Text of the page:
Integrity can be defined as your moral soundness. A test for integrity - Do your actions match your words?

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Griff


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Friday February 22, 2008 11:24 AM

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One of the best ways to judge an auditor is to ask the people who have been audited. OK, there are always those who dislike auditors and will give a bad report however good you are. In my experience, most people involved will give an honest, fair assessment of an audit. If they don't, you should be asking why. Did the auditors clearly explain why and how the audit was being done, or have they something to hide?

-------------------------
David Griffiths
www.internalaudit.biz

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Moose


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Sunday February 24, 2008 3:35 AM

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Planois,

you said

"Wow! somebody still uses KPI's in their position descriptions!"

I have only worked in organizations that track KPI's. Does your quote mean I am behind the times!! :-)

If I am, can you tell me what your current experience is in regards to tracking Audit department/Auditor performance?

Thanks for the insight.

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planoisdaudit


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Tuesday February 26, 2008 11:13 AM

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Actually, in five posts as a CAE in four different industry segments; I only had one post that used KSI's in the auditor position description. That was a U.S. federal government agency.

That being said, I don't thik KSI's are a bad way to go. It just not something that seems to be currently emphasized by the HR world at the moment.

We actually have a separate performance appraisal process that is not tied to position descritpitions at all. Rather, we tie to the COSO strategic planning process as follows:

-Annually, I review and update strategic goals for the IA department with the Audit Committee
-Annually, I update deparment level objectives to support the strategic goals for the department
-Annually, I develop performance appraisal standards tied to: (1) Department Goals and Objectives, and (2) individual training needs for each auditor
-Quarterly, I meet with each auditor on their specific performance. During this review I give them a snapshot of what their performance appraisal would read if it were to be completed at that time. This gives all of us a chance for mid-course corrections to maximize the performance rating for each individual.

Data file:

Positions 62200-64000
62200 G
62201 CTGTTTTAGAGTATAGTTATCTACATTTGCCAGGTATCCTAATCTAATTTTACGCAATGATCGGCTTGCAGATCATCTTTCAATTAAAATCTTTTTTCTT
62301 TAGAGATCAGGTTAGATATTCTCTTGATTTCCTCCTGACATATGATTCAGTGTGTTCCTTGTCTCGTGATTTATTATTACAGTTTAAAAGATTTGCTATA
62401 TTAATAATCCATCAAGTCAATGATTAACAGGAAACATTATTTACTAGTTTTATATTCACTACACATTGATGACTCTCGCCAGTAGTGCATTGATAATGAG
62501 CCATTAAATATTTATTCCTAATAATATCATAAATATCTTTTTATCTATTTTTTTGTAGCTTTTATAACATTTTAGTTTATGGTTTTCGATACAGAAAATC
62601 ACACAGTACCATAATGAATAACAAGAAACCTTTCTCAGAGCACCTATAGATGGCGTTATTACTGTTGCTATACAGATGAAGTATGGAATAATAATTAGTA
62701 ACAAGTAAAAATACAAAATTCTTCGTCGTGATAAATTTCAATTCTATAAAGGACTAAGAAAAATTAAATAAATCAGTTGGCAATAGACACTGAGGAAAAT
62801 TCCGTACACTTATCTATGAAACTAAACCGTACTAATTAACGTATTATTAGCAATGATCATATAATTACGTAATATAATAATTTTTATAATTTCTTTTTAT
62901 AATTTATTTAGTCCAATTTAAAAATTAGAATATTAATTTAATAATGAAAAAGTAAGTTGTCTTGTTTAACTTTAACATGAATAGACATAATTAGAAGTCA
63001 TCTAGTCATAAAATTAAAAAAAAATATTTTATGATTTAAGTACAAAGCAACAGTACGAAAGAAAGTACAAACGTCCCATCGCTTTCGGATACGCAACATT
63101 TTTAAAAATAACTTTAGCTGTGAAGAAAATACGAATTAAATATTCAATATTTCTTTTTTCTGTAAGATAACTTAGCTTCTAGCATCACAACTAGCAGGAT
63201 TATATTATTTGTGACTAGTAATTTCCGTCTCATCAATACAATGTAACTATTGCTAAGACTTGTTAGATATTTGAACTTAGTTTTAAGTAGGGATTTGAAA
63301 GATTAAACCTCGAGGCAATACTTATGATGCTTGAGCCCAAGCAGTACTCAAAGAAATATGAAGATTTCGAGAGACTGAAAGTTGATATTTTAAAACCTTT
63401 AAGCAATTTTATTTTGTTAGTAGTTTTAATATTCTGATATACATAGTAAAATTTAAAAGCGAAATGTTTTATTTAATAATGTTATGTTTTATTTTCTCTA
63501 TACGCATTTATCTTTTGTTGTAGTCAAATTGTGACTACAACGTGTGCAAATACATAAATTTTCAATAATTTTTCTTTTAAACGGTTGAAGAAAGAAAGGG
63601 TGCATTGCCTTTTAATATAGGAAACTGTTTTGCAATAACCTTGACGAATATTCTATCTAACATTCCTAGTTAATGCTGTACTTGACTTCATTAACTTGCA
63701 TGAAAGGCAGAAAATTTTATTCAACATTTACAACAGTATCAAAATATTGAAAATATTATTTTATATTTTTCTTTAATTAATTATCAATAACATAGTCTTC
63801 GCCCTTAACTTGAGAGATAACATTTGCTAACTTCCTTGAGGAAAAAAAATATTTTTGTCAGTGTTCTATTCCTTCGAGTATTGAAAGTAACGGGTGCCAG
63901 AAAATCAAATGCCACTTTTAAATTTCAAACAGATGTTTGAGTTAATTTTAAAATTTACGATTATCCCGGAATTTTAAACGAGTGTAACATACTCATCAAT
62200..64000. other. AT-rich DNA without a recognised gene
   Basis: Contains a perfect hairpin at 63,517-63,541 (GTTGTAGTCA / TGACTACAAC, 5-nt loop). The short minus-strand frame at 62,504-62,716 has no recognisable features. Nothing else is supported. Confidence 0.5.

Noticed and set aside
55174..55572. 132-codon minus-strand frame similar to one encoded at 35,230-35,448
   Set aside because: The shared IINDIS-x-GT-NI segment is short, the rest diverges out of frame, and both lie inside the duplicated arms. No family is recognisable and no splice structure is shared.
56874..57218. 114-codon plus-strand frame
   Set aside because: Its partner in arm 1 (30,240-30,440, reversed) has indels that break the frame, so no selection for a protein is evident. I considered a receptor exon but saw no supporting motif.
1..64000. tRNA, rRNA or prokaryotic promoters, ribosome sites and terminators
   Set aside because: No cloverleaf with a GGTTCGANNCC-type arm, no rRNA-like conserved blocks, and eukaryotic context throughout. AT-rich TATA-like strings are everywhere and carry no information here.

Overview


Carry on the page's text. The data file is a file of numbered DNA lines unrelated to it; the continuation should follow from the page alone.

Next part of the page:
The way I support my quarterly review is to keep a set of desk notes based upon the reviews of auditor workpapers I perform throughout the year. That way, if there is a problem, I can point them back to specific audit projects and review notes.

-------------------------
Dan
Integrity can be defined as your moral soundness. A test for integrity - Do your actions match your words?

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valen


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Friday March 20, 2009 5:45 AM

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I have a problem. My Univeristy is setting a new performance appraisal for everyone, auditors are not exempted, unfortunately.

Percentage of draft audit report issued to customers within 10 WDs of audit fieldwork completion.

One of the KPIs I proposed to my boss is the above, something on timeliness of audit reports. He replied and put a comment there - "How do I know it's within 10 days?". Basically, he is trying to ask, how does he know our end of fieldwork. Sometimes, due to extended sampling, or extended scope or other issues arise that require us to either shorten or lengthen the audit period, then the end of fieldwork will be out.

Also, where do you record your last day of fieldwork, so that it serves as a document to prove that we have achieved our 10 days level of service (LOS) from the time of last day of fieldwork till draft report?

How do you guys monitor this? How do you give your bosses confidence that you are not manipulating your achievement?

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bigkell


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Friday March 20, 2009 7:46 PM

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Doesn't your "boss" know the end of your fieldwork? What's his KPI?

I would assume fieldwork might be consider ended at the time of the "exit interview." (I always had an exit, before I left the site, and before I wrote the report).

One dreaded KPI is monies saved/recovered -- recommend you don't do this one.